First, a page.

Aphaenogaster poultoni

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Aphaenogaster poultoni
Aphaenogaster poultoni
Scientific classification
Kingdom: Animalia
Phylum: Arthropoda
Class: Insecta
Order: Hymenoptera
Family: Formicidae
Subfamily: Myrmicinae
Tribe: Attini
Genus: Aphaenogaster
Species: A. poultoni
Binomial name
Aphaenogaster poultoni
Crawley, 1922

Aphaenogaster poultoni side view

Aphaenogaster poultoni top view

Specimen labels

This species is restricted to a narrow semi-arid band across south-western Western Australia and is sympatric with A. mediterrae in south-central Western Australia. It is found in coastal scrub, Jarrah forests, dry sandy sclerophyll, mulga woodlands and mallee. Nests are in soil generally with a large crater at the entrance. An exceptionally large mating swarm was noted by McMillan (1977) (misidentified as A. barbigula).

Photo Gallery

  • Aphaenogaster poultoni worker clearing her nest. Doodenanning, Western Australia. Photo by Farhan Bokhari, 4 August 2009.
  • Aphaenogaster poultoni worker. Note the presence of the psammophore (a collection of long setae on the underside of the head) - these help the ants hold clumps of sand together in low humidity conditions. Doodenanning, Western Australia. Photo by Farhan Bokhari, 4 August 4, 2009.
  • An Anochetus poultoni worker cautiously clambers over the funnel-like entrance to its nest near Flynn, Western Australia. Photo by Farhan Bokhari, 4 June, 2011.
  • A surprisingly brazen A. poultoni worker inspects the photographer while a fellow nestmate carries sand from their nest. These ants are usually very shy and will readily tumble down their funnel nest entrance at the first sign of danger. Flynn, Western Australia. Photo by Farhan Bokhari, 4 June 2011.
  • A surprisingly brazen A. poultoni worker. Flynn, Western Australia. Photo by Farhan Bokhari, 4 June 2011.


Majority of hairs on underside of head located laterally and forming a distinct psammophore; eye relatively small (EI less than 21); scape relatively short (SI less than 106); mandibular sculpture composed of irregularly sized striations; petiolar node (in dorsal view) wider than long. This species is most similar to A. barbigula. These two species can be separated by the pattern of sculpturing on the mandibles and the shape of the petiolar node.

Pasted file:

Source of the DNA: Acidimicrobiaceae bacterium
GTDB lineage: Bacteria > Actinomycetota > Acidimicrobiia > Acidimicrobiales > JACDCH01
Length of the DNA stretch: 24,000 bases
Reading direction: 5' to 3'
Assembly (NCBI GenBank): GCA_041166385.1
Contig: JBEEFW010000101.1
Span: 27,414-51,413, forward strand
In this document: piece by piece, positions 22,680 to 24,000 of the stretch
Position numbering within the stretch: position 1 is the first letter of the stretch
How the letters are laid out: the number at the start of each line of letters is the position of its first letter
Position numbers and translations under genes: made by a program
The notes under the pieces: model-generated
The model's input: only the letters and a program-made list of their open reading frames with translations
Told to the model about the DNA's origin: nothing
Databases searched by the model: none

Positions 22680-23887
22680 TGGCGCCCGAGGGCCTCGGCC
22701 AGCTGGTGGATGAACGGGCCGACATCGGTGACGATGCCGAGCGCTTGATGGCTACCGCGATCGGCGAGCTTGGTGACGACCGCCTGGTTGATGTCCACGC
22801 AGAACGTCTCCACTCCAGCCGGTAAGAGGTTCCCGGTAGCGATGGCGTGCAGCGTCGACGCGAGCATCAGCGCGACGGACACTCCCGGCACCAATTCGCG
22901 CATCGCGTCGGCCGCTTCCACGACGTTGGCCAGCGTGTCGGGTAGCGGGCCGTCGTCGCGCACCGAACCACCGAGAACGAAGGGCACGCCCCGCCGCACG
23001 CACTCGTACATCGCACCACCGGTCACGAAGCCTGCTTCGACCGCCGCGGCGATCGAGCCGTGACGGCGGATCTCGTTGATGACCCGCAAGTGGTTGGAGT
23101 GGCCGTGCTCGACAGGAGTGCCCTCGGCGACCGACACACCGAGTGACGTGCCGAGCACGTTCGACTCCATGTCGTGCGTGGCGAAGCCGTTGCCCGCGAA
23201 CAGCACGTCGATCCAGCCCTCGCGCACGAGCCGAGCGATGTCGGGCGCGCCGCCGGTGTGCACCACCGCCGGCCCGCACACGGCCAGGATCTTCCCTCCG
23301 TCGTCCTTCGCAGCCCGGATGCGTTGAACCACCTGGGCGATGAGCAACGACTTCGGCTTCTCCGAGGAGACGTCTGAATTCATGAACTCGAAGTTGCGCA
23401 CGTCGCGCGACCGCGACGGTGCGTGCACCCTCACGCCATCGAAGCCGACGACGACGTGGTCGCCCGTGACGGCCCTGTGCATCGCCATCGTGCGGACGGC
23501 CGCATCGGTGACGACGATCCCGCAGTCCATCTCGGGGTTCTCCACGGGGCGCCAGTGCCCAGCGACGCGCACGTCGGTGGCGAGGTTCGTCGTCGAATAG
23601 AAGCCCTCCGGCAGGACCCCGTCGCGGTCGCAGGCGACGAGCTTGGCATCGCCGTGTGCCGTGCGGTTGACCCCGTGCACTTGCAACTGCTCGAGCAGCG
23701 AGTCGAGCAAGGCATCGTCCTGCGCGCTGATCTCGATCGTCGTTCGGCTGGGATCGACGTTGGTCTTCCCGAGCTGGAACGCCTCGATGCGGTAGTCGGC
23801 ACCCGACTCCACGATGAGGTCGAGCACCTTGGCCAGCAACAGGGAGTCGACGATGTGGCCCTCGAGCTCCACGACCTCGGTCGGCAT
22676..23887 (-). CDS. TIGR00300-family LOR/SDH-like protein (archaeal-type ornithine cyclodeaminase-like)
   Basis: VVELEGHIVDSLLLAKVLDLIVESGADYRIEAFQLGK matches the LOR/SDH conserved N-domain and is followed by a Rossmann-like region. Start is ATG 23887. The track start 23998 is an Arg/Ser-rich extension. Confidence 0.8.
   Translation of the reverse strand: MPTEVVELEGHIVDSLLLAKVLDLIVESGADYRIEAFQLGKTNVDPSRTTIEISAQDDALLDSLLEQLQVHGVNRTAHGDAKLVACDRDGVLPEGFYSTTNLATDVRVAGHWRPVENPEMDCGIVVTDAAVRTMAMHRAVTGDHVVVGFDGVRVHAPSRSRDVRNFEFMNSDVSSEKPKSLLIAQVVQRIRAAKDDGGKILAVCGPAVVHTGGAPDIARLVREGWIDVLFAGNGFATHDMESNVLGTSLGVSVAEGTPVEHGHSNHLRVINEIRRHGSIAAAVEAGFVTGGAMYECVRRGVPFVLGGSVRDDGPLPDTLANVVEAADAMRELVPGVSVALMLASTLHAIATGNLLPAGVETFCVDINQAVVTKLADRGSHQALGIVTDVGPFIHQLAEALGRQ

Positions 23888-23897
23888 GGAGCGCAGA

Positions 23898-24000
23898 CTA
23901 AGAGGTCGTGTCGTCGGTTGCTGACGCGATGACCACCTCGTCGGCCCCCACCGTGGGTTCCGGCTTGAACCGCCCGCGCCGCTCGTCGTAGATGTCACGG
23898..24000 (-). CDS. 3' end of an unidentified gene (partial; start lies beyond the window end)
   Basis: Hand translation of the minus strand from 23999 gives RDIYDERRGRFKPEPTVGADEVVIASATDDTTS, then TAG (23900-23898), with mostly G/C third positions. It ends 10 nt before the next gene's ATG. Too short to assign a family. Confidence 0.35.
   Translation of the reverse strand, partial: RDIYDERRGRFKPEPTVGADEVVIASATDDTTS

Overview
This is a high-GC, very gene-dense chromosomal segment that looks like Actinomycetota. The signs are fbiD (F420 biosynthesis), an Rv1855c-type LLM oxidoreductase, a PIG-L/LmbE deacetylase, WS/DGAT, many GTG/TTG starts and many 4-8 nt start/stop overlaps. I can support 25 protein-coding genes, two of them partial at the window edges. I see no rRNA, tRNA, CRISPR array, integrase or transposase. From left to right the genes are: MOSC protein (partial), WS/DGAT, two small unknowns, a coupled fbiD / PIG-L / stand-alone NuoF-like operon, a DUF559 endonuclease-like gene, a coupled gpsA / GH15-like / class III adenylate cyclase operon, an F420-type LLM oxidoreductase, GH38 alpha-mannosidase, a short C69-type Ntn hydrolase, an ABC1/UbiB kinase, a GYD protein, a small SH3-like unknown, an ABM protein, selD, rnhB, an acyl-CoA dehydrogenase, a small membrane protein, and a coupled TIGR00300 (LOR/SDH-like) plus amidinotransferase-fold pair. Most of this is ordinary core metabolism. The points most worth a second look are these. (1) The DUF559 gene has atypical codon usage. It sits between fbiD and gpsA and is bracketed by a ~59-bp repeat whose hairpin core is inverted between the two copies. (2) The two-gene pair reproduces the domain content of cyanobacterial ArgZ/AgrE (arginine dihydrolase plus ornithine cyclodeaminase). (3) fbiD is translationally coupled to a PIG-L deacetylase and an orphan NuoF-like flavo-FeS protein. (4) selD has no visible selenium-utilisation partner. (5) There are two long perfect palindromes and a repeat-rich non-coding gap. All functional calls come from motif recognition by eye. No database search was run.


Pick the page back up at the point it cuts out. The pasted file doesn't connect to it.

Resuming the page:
There is a tendency for the head of A. poultoni to be more square (when viewed in full face view, the lateral and posterior margins are separated by an angle) compared to both A. barbigula and A. mediterrae (in which the head is essentially uniformly arched behind the eyes in full face view). However, all species show moderate variation in the shape of the head with essentially identical morphologies being found in some individuals of all three species. Thus while this character is indicative of A. poultoni it is not diagnostic.

Keys including this Species


Latitudinal Distribution Pattern

Latitudinal Range: -25.958045° to -33.6166687°.

Tropical South

Distribution based on Regional Taxon Lists

Australasian Region: Australia (type locality).

Distribution based on AntMaps


Distribution based on AntWeb specimens

Check data from AntWeb

Countries Occupied

Number of countries occupied by this species based on AntWiki Regional Taxon Lists. In general, fewer countries occupied indicates a narrower range, while more countries indicates a more widespread species.

Estimated Abundance

Relative abundance based on number of AntMaps records per species (this species within the purple bar). Fewer records (to the left) indicates a less abundant/encountered species while more records (to the right) indicates more abundant/encountered species.




The following information is derived from Barry Bolton's Online Catalogue of the Ants of the World.

  • poultoni. Aphaenogaster poultoni Crawley, 1922c: 17, figs. 11, 12 (w.) AUSTRALIA (Western Australia).
    • Status as species: Taylor & Brown, 1985: 54; Taylor, 1987a: 8; Bolton, 1995b: 72; Shattuck, 2008a: 40 (redescription); Heterick, 2009: 144.

Type Material


Posterior margin of head nearly flat in full face view, extending laterally of the occipital collar before passing through a distinct posterolateral corner into the lateral margin of the head. Majority of hairs on venter of head located laterally and forming a distinct psammophore, only scattered hairs on central portion. Mandibular sculpture composed of irregularly sized striations. Erect hairs on mesosomal dorsum tapering to sharp points. Propodeal spines reduced to small denticles or sharp angles. Petiolar node (in dorsal view) wider than long.


References based on Global Ant Biodiversity Informatics

  • Heterick B. E. 2009. A guide to the ants of south-western Australia. Records of the Western Australian Museum Supplement 76: 1-206. 
  • Shattuck S. O. 2008. Australian ants of the genus Aphaenogaster (Hymenoptera: Formicidae). Zootaxa 1677: 25-45.